Attorney has passion for estate planning, motorcycle racing


Christopher Blair is passionate about motorcycle racing.

The attorney has a passion for his professional career as well.

After practicing other forms of law, Blair has found his niche in estate planning.

55 CHRISTOPHER BLAIR 0123 head shot

The 1996 Carmel High School graduate said he primarily works with people in their 50s and 60s.

“We create wills and trust plans for people to try to make sure it’s distributed the way you want it to, but we also help them plan for unexpected medical treatments they may need late in life or long-term care by offering them asset protection through some of our trust plans,” Blair said. “We also do probate work if someone passes away.”

Blair, 46, started his own practice, Christopher Blair Law, 1 1/2 years ago. He worked for an estate planning firm for a year before starting his own practice

Blair didn’t’ take any estate planning classes in law school.

“I remember taking the bar exam and having no idea on an essay question about a trust,” Blair said. “I was terrified. It was the only question where I felt like I completely guessed.”

In his first job, he litigated in federal court for a year.

“I hated it for lots of reasons,” he said. “I’ve been an administrative law judge and worked for the Indiana Supreme Court. I’ve had a handful of other jobs in law that were interesting while it lasted, but I didn’t enjoy it. When I started doing this, I felt this was it for me. I feel like this is what I really wanted to do because a lot of the nastiness that goes with adversarial legal work is not there. You are actually being proactive rather than being reactive to something happening. It’s a lot easier emotionally to get people’s ducks in a row for them and get them peace of mind. A lot of other legal work is the exact opposite of that. It’s very satisfying to feel like you were actually helping people. It’s very satisfying to be an expert about it.”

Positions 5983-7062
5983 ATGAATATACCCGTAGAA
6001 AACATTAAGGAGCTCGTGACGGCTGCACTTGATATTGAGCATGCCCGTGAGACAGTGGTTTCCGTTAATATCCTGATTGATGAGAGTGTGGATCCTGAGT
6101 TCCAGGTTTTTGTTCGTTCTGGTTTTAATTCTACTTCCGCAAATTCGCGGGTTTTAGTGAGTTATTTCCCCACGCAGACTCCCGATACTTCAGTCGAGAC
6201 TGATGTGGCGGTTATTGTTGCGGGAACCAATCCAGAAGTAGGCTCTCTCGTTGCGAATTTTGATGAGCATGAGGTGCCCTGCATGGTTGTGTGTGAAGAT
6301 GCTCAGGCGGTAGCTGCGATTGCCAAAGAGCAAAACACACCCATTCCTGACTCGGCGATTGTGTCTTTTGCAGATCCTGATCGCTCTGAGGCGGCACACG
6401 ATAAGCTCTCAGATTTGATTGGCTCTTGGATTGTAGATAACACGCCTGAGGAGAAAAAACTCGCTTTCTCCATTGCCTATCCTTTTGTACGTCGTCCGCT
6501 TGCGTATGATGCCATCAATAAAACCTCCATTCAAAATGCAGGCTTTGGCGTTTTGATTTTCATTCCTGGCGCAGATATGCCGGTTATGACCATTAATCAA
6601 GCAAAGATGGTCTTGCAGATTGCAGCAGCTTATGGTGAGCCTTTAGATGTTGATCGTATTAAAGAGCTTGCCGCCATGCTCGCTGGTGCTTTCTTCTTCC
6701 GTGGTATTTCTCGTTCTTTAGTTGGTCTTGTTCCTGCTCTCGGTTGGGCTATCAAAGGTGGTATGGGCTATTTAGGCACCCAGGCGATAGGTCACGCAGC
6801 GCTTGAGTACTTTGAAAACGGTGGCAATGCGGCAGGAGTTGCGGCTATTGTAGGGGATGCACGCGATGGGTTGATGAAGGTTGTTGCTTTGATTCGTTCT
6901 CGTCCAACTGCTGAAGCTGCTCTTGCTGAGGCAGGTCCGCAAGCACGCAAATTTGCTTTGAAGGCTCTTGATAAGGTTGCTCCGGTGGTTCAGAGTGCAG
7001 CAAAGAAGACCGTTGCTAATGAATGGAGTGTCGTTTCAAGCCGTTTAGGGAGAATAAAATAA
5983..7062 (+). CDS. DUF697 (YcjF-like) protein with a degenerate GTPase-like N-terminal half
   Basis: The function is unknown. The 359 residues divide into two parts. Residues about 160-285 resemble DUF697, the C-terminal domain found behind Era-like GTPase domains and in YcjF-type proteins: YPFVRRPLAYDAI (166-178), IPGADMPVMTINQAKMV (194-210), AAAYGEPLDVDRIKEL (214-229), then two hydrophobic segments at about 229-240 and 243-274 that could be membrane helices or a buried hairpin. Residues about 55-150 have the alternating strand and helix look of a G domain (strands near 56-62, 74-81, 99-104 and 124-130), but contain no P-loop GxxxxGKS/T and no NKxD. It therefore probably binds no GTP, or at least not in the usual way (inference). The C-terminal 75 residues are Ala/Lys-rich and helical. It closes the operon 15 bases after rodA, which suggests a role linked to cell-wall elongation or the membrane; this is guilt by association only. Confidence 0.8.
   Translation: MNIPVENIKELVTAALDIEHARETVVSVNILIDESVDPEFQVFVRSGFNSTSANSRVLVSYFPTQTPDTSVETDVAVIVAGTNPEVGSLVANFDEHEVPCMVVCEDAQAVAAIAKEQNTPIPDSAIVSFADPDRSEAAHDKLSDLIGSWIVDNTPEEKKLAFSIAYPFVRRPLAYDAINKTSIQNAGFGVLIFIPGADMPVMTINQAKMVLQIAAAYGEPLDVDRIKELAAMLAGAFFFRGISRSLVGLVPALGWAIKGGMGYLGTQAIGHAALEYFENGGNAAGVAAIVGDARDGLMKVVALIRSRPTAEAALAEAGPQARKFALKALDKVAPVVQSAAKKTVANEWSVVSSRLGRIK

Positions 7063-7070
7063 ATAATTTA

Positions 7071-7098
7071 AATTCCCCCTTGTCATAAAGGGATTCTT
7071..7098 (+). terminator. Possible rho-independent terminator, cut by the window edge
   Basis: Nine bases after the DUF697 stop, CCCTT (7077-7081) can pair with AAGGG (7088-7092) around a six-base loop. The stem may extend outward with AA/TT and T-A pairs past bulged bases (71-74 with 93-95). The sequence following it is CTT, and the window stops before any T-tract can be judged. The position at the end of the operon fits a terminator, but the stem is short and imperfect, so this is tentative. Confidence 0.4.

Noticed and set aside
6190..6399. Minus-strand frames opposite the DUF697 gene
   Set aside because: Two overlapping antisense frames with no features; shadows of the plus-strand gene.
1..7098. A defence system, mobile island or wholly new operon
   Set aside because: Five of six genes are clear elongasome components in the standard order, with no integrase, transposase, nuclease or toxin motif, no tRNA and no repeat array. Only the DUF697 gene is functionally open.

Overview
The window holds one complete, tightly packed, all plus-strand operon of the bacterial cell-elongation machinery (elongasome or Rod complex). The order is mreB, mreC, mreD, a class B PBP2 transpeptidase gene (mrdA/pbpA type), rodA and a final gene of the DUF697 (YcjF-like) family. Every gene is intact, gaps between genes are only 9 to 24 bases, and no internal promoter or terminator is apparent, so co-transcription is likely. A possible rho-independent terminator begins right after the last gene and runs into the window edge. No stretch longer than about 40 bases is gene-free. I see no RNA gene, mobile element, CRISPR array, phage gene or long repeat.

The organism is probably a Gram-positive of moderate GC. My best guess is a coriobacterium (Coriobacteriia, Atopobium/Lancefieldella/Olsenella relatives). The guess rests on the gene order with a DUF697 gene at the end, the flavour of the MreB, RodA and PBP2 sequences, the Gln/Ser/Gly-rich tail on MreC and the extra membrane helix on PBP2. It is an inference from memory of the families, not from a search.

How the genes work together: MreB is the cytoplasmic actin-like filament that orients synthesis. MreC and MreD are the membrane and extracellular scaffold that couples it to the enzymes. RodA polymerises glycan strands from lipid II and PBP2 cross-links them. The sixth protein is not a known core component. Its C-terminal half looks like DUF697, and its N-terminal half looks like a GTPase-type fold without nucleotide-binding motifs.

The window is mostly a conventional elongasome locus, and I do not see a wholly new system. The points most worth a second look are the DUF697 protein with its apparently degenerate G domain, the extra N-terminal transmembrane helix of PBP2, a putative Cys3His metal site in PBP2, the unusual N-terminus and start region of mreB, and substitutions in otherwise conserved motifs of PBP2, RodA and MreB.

Blair has office hours at zWORKS in Zionsville and at a home office in Broad Ripple. But he often travels to clients’ offices, homes or meets at restaurants.

A Purdue University graduate with a degree in communications, Blair had a lawn-cutting business for several years before he decided to attend the Indiana University Robert H. McKinney School of Law in Indianapolis.

To challenge himself outside of his law practice, Blair races motorcycles in the lightweight twins class in WERA Motorcycle Road Racing. He said most of the tracks are in the southeast.

He has been racing for eight years. He started with four years of track days, which are organized events to help racers prepare for higher levels of competition.

“The analogy I use it’s like playing a pickup game of basketball at the YMCA or a playground,” he said of track days.

Blair raced bicycles before he started racing motorcycles. He won USA Cycling state championships in 2012, 2014 and 2015 on his time trial bicycle.

“Racing a bicycle made me think about going at it in a more focused and professional way,” he said.

Blair won the Mid-Central Regional championship in 2021.

“I could explain a lot of my success in law school on what I learned from racing bicycles,” he said. “I feel like if I’m going to do it, I have to do it with excellence. I’m either all in or I’m just a casual observer.”

Blair played basketball for Carmel schools through ninth grade and then played intramural basketball.

The 5-foot-10, 185-pound Blair lost approximately 100 pounds when he started riding bicycles in 2011. He had gained weight during his undergraduate time at Purdue.

“I was severely overweight,” he said. “When I went to Purdue, when they gave me a meal card and cable TV, I got really fat. At some point, I became a lot more athletic again.”

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